Lloyd Hayes wrote:
I installed FreeBSD on an older Gateway laptop. 128 MB/ 233 MHz/ 800x600 screen/ 6 GB Hard driver with 4 GB on the hard drive set aside for FreeBSD. Windows 98 SE is installed in the other 2 GB. FreeBSD appears to be installed correctly, but I cannot get the KDE desktop to come up. In fact, all I can get is the command line. I can pull up the installation files. But that is pretty much it. I am very familiar with DOS commands, but UNIX commands appears to be nothing like them, and I don't know any UNIX commands. It seems that I can not pull up even the directory.

The commands are very similar at the command line, but you invoke a directory listing with 'ls' instead of 'dir'. Copy and move just lost their vocals ('cp', 'mv').

I have managed to get my mail saying that I have incomplete modifications from trying to change things. I get to a point where I can't even figure our how to close the program, so I hit the power power which closes things down.
But this is frustrating, and makes a good case for why people are staying with Windows. In going from the old C-64/C-128 to Apple, to IBM, to a CP/M operating system, the system commands reminded very much the same. Even in going from the old GEOS (On both the C-64/C-128 or the PC) to them MAC, to Windows, things stayed very close to the same between them. Here everything is completely different. It's like going from English to being told to fill out a form in Chinese without ever having seen or heard the language.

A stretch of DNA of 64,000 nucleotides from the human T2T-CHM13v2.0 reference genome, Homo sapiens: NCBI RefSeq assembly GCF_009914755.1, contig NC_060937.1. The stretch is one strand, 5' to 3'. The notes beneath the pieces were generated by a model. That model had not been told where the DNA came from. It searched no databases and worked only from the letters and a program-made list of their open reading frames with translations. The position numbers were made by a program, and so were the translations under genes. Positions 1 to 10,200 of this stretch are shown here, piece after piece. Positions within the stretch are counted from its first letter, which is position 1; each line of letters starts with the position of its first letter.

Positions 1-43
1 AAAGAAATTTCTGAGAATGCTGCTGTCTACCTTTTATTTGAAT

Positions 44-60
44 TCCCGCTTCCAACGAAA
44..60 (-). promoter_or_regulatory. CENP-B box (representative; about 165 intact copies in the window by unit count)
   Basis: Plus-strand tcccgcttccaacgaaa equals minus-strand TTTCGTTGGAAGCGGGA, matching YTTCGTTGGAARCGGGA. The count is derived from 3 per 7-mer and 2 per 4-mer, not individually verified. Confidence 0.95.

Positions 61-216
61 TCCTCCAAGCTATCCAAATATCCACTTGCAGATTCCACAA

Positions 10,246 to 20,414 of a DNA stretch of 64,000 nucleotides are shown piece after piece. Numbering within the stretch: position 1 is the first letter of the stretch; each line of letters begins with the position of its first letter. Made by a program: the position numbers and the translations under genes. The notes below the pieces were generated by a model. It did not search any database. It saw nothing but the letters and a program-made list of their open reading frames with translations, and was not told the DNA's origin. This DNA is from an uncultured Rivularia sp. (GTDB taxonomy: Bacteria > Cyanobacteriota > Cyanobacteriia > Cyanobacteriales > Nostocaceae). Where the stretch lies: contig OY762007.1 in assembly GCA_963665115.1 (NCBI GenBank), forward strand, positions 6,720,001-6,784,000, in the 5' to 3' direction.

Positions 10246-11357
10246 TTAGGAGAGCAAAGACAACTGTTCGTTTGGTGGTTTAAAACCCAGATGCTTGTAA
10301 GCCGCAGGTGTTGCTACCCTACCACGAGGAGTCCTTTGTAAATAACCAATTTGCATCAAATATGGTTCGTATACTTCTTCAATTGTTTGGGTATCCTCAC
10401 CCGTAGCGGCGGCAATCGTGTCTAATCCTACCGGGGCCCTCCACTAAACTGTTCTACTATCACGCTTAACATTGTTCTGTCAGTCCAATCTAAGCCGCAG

Your situation is more like being stuck in MSDOS 6.0 before starting Windows 3.1(1). You have to start up the X-Windows system.

'XFree86 -configure' generates you a template config for your system.
After you have moved your config to /etc/X11 you should be able to fire up kde by entering 'kdm'.

If all is successful you can enter the command in /etc/ttys for automatic startup. There is a template line for xdm.

I've installed the FreeBSD software 4 times coming to the same end. How do I get from this Chinese line item stuff to an environment that I can deal with? KDE seems to be installed, but is not coming up by default, nor by any other way or reason.

I've tried several things, but I tried something to manually bring up KDE the other day by switching to it's directory. Whatever I was doing was something out of the FreeBSD Handbook. I was logged in as 'root'. I got errors saying that I did not have permission. This puzzled me. I didn't think this was supposed to happen while logged in as "root".

It is possible to restrict even root for security reasons.

I have version 5.2.1 which I had downloaded a couple of weeks ago.


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